Researchers have found another way that potentially risks the security of air-gapped systems. Dubbed as CASPER attack, the strategy presents a cover channel attack allowing data exfiltration from an air-gapped system via a nearby smartphone.
CASPER Attack Targeting Air-Gapped Systems
Researchers from the School of Cyber Security at Korea University, Seoul, devised the CASPER attack to extract data from air-gapped systems.
According to the researchers, numerous studies have demonstrated how such cover attacks are possible on air-gapped systems using external speakers. However, today, not many computers have external speakers in such a setup. Nonetheless, such systems still remain vulnerable to cyberattacks. That’s what the researchers demonstrated by targeting air-gapped systems with internal speakers on the motherboard.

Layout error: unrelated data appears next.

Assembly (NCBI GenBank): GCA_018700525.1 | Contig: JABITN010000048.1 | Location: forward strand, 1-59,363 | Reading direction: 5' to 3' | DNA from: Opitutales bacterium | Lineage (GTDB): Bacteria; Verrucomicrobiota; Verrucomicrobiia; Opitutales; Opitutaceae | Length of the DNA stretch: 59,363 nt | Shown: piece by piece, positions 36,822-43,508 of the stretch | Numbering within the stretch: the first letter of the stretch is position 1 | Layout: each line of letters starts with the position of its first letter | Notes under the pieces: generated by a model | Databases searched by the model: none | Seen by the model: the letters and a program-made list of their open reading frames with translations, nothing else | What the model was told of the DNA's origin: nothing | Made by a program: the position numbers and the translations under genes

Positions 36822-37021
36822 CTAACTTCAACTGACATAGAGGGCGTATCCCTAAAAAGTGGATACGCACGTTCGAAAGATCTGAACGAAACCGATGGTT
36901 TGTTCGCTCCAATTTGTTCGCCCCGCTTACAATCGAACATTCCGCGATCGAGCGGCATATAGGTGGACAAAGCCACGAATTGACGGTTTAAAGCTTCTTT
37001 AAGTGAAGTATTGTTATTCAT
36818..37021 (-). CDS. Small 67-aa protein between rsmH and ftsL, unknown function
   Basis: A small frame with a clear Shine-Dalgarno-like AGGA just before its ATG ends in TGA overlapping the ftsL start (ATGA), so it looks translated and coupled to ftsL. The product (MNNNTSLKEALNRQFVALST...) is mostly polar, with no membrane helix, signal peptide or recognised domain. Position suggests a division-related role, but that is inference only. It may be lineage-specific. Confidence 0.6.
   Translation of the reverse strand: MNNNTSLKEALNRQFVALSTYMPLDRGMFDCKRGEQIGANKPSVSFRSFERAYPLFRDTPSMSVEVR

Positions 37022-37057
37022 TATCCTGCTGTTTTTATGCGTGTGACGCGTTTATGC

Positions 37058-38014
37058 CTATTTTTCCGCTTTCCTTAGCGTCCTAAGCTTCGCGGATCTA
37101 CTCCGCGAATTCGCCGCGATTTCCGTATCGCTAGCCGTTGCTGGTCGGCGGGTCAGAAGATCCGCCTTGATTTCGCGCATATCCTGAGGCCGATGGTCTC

The attack strategy involves exploiting the internal speakers of an air-gapped system’s motherboard to generate high-frequency sounds carrying the information. A nearby smartphone (within 1.5m) can then serve as a receiving device for those sounds to decipher the data.
In their experiment, the researchers encoded the data in Morse code (for alphabets) or binary code (when transferring images and other files). They used an Ubuntu 20.04.1 64-bit system as the target system infected with malware that allowed them root privileges to exploit the internal speaker and a Galaxy Z Filp3 5G smartphone as the receiver device. The researchers observed the rate of data transference as around 20 bits/second maximum using this method.
Limitations And Countermeasures
Since the CASPER attack typically relies on internal speakers, removing them, or ensuring selective installation of internal speakers can be a countermeasure to prevent this attack. Besides, installing devices to detect unusual signals in inaudible frequencies around air-gapped systems can also help prevent such covert attacks.
As for the limitations, the researchers specifically mentioned the slow data transfer rate which, if not made it impossible, makes it difficult to be used in a real-world attack scenario.
Details about the entire experiment are available in the researchers’ detailed research paper available here.
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